It was an astonishing 48 days of nonstop advertising from Microsoft, Sharp and Verizon for their newest media baby, the Kin One and Kin Two. At the end of the 48 days, however, Microsoft has pulled the plug on its project citing poor sales. With over 2 years of development and million and millions of dollars in marketing, how could Microsoft kill its creation in just 6 weeks?
A Microsoft rep said in a statement,
We have made the decision to focus exclusively on Windows Phone 7 and we will not ship KIN in Europe this fall as planned. Additionally, we are integrating our KIN team with the Windows Phone 7 team, incorporating valuable ideas and technologies from KIN into future Windows Phone releases. We will continue to work with Verizon in the U.S. to sell current KIN phones.
Hit the break for what went wrong.
While it is logical that Microsoft would fold its developers and features into the full version of Windows Phone 7 due out later this year, it still doesn't explain what could have ended a 2 year project in 48 days. Many have speculated that sales were so low they could have been in the 500 unit range. Now, no one has officially confirmed or denied the number (Microsoft and Verizon aren't talking numbers at all on this one), what we can say is that the Kin's Facebook app, which is logged through Facebook, has 8,810 active users. Some of those users are obviously Microsoft employees and their families, but it certainly suggests more than 500 units made it off store shelves.
Another suggestion is Verizon's decision to consider the Kin lineup smartphones, despite their lack of even common features, such as a calendar. This classification meant the data plan for the phone aimed at teenagers would be $30 per month. When the cheapest plan you can get for a simple social phone is $70 per month for talk, text and web, it isn't going to be a winner in the eyes of the parents of the 14-year-olds who want the phone. Add to that a $99 price tag (after rebate) for the stripped-down model and you have the makings of a disaster.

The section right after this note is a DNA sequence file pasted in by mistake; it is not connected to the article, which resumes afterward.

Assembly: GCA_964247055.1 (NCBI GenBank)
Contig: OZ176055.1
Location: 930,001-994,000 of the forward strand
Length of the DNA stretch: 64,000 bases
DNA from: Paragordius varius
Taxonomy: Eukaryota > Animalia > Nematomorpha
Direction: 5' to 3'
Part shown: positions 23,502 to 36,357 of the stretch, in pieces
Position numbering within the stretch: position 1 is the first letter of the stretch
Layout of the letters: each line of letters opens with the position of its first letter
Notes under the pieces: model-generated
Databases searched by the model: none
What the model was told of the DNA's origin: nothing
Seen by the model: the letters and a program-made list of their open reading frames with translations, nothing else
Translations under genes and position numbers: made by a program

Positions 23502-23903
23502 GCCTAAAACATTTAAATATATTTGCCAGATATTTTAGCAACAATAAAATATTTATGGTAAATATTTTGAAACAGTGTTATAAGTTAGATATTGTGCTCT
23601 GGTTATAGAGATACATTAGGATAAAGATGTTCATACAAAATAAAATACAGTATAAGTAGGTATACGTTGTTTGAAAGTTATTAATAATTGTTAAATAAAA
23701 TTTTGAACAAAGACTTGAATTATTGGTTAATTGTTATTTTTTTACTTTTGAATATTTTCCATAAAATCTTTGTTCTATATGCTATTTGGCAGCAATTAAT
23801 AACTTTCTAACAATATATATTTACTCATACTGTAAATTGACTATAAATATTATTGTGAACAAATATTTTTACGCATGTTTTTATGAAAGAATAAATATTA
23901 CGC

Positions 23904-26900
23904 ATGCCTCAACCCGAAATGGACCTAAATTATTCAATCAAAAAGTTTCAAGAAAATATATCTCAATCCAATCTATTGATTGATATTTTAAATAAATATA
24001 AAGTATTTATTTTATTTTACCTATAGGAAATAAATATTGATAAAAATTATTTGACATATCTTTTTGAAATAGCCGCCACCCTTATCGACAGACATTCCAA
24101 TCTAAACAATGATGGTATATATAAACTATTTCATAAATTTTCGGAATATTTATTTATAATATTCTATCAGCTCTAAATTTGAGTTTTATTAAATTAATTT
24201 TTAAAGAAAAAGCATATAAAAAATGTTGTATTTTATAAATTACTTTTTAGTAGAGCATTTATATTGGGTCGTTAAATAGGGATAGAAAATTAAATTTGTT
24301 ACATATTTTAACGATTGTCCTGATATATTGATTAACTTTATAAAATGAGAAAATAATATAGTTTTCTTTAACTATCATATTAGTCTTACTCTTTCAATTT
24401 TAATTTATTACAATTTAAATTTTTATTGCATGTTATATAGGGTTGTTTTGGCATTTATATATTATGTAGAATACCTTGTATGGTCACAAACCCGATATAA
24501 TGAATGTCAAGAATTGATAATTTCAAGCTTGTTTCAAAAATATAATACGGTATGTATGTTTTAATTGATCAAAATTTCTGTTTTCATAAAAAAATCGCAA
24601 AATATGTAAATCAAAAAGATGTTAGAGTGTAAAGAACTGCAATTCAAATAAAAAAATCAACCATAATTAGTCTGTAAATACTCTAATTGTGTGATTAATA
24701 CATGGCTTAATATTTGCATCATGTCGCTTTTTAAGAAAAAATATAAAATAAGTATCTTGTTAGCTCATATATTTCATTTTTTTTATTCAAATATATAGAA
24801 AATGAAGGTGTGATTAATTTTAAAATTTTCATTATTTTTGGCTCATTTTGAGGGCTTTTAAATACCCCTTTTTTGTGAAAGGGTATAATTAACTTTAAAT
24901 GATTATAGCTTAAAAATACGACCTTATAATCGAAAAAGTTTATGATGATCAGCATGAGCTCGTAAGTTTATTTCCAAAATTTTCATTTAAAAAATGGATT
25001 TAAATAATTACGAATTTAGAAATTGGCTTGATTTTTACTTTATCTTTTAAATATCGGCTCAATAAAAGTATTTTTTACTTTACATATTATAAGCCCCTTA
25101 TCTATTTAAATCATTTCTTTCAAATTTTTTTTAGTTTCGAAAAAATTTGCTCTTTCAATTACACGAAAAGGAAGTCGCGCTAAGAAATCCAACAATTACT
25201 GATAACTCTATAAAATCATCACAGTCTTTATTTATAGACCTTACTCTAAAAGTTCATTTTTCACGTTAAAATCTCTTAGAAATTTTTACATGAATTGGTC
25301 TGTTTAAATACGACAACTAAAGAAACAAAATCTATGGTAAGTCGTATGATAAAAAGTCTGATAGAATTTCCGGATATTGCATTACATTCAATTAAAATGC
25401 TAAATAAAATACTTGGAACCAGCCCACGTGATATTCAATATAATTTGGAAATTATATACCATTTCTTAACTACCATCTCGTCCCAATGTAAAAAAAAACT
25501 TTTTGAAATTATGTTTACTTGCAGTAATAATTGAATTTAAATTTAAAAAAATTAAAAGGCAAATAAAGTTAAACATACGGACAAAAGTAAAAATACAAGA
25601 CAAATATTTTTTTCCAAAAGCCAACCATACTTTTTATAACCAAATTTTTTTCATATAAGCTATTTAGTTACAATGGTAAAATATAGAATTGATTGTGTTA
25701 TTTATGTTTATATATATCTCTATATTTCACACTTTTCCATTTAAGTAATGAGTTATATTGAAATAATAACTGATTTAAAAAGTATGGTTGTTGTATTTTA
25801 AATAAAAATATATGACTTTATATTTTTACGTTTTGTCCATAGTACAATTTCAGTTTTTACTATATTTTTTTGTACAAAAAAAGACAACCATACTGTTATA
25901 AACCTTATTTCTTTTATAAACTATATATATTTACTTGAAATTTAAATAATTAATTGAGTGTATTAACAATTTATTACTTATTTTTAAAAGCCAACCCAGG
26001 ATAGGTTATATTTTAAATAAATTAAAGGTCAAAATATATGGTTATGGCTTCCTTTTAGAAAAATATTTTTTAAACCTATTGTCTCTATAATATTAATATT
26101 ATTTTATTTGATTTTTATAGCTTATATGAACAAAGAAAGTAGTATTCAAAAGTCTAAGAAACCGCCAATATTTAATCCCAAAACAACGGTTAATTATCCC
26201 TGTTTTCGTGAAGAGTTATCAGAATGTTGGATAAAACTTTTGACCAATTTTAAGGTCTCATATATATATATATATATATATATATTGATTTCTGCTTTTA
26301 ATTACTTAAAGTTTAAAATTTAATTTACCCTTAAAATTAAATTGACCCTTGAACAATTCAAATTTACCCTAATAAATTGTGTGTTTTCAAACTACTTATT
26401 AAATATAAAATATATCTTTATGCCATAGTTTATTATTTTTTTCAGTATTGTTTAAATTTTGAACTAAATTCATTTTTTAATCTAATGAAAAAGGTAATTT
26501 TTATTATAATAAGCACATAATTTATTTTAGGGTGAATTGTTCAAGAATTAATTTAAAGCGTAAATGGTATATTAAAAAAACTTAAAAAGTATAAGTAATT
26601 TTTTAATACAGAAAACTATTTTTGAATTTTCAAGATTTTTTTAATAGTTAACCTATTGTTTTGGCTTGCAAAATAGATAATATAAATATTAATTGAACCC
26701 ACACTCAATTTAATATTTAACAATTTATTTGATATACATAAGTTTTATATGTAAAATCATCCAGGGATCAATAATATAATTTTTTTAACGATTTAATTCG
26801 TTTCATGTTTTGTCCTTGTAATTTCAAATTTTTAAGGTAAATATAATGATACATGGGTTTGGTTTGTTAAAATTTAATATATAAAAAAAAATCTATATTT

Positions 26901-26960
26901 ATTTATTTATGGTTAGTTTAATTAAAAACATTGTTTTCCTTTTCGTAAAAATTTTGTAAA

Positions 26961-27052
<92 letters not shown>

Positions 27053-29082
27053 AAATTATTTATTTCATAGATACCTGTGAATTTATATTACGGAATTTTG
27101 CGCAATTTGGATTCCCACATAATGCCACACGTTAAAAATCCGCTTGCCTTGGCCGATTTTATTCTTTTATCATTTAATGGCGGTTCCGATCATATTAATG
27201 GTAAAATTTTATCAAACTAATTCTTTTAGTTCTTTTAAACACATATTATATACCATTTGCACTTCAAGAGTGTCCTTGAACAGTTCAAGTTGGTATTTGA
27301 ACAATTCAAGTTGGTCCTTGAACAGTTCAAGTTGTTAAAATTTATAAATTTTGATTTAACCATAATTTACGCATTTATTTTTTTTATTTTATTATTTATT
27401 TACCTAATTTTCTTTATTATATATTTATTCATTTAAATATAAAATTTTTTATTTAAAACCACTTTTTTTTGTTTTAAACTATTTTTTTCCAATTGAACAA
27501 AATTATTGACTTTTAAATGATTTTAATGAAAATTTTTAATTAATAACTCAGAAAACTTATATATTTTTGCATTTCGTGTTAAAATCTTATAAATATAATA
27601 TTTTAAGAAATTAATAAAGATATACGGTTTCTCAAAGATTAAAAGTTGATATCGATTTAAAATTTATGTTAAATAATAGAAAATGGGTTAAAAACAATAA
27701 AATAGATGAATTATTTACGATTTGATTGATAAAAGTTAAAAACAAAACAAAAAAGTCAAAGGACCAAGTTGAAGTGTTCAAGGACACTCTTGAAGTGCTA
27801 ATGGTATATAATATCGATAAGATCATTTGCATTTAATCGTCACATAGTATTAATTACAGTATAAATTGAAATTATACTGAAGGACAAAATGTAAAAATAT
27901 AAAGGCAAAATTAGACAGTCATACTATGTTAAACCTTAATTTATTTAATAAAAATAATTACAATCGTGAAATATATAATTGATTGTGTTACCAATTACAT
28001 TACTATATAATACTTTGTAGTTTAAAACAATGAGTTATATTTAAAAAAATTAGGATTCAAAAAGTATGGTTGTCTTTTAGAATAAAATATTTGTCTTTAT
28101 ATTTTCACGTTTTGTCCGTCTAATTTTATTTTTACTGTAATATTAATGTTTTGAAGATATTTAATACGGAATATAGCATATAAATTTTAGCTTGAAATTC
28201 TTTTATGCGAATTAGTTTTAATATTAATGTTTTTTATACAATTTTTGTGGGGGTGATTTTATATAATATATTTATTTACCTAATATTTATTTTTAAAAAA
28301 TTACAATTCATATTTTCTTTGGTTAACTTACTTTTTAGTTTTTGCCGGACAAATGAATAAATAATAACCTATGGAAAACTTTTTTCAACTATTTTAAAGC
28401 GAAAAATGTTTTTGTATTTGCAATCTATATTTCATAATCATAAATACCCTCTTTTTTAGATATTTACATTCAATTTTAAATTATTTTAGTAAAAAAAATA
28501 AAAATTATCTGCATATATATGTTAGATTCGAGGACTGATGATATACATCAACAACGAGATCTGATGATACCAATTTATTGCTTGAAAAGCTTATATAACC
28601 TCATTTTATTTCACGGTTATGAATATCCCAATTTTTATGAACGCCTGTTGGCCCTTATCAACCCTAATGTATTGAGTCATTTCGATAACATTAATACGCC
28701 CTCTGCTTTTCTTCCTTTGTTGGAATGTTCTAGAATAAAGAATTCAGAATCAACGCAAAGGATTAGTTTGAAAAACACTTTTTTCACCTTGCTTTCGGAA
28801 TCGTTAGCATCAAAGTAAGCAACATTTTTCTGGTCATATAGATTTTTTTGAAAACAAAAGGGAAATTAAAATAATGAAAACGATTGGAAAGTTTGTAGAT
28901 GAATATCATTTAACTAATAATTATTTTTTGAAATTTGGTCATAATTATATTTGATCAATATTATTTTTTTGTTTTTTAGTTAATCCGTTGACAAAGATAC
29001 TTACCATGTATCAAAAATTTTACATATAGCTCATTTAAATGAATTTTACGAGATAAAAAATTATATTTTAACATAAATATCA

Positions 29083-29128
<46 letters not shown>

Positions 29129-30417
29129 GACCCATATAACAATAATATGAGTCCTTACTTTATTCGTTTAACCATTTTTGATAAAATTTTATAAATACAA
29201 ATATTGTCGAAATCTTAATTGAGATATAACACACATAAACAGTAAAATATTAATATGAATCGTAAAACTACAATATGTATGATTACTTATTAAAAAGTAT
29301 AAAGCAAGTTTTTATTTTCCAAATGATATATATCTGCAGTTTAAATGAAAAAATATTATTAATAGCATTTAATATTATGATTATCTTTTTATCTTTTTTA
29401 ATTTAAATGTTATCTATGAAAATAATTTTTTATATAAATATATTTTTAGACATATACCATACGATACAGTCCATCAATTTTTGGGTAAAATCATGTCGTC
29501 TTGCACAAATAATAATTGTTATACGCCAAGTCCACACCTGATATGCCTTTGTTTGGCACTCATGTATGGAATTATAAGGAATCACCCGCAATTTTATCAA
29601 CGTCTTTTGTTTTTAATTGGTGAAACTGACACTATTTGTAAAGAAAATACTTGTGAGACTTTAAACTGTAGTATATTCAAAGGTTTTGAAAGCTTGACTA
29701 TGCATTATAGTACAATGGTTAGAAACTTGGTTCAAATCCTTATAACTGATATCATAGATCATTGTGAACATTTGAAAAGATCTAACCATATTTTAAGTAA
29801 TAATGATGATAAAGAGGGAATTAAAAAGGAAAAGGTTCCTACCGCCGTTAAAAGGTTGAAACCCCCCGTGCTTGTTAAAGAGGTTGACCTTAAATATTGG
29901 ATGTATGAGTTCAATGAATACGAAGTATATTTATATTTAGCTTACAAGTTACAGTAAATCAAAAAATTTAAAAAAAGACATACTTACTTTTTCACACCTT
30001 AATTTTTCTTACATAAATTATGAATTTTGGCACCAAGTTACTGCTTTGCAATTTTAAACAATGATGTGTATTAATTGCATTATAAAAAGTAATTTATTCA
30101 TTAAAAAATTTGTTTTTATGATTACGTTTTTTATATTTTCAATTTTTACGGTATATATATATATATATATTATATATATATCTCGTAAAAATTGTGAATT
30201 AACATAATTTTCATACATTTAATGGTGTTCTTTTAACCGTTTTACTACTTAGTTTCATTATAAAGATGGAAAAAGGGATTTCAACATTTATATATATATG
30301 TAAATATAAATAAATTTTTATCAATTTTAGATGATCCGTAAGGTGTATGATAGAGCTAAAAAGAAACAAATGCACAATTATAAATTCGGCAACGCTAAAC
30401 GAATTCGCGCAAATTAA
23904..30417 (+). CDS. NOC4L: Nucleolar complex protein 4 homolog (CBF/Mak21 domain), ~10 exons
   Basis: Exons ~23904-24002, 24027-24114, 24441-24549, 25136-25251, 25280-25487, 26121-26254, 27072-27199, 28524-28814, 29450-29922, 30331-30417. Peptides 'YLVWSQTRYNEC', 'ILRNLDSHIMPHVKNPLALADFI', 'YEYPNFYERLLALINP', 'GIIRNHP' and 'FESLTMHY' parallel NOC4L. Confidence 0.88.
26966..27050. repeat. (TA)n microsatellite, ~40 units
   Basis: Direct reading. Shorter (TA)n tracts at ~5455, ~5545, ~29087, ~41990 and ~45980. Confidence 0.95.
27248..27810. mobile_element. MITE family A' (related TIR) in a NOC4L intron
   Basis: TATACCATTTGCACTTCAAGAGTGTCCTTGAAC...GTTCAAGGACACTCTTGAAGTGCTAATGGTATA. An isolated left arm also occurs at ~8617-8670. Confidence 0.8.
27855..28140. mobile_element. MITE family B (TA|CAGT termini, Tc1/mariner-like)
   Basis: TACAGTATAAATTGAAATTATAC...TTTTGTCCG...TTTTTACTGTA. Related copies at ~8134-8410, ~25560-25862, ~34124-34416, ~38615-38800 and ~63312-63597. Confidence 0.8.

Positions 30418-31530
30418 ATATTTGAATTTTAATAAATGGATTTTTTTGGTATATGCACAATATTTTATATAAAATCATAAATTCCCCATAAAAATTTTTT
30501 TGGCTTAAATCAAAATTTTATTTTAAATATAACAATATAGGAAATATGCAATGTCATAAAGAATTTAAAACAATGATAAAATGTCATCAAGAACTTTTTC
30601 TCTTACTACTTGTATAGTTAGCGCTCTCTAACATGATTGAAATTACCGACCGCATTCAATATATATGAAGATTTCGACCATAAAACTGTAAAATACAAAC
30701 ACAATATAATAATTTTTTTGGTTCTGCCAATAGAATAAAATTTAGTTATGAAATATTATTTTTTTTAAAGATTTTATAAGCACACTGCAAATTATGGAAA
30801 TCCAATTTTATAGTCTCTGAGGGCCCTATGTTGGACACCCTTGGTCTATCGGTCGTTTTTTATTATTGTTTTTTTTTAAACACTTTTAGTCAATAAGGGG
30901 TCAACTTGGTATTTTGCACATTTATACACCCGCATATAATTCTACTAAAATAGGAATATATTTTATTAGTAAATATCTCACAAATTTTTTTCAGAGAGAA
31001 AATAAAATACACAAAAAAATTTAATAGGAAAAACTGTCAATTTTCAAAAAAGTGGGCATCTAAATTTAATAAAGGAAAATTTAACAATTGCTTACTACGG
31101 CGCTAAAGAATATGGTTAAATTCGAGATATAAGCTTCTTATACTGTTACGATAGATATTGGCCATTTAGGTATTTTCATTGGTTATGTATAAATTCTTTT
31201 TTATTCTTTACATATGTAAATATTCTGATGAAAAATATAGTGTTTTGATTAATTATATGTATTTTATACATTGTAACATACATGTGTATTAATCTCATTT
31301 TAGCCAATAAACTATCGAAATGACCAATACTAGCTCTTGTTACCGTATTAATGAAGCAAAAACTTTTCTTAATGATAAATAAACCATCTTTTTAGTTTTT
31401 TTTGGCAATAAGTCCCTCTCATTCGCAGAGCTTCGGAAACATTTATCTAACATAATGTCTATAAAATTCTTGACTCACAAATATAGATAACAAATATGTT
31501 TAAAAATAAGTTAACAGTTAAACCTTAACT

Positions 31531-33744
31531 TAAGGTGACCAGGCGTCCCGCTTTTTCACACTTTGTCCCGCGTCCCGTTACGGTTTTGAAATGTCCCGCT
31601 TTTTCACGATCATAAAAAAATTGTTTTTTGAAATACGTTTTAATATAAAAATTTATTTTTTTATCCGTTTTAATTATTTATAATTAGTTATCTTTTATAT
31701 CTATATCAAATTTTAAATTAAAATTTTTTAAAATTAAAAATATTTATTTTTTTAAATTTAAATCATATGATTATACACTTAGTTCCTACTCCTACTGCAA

The death of the Kin raises a lot of questions about Microsoft's view of the mobile landscape. After purchasing Danger, the makers of the T-Mobile Sidekick, for several million dollars a few years ago, the only thing we have seen out of that department was a major data loss that left many customers without the contacts and other data. Oh, and an officially licensed Motorola Sidekick Slide that was the worst Sidekick ever. What we don't see anymore is the sale of Sidekicks.
With the folding of employees from Kin to Windows Phone 7, hopefully we will see some of the creative services (namely The Studio) make their way into WinPho and the whole team might learn something about what to do and what not to do.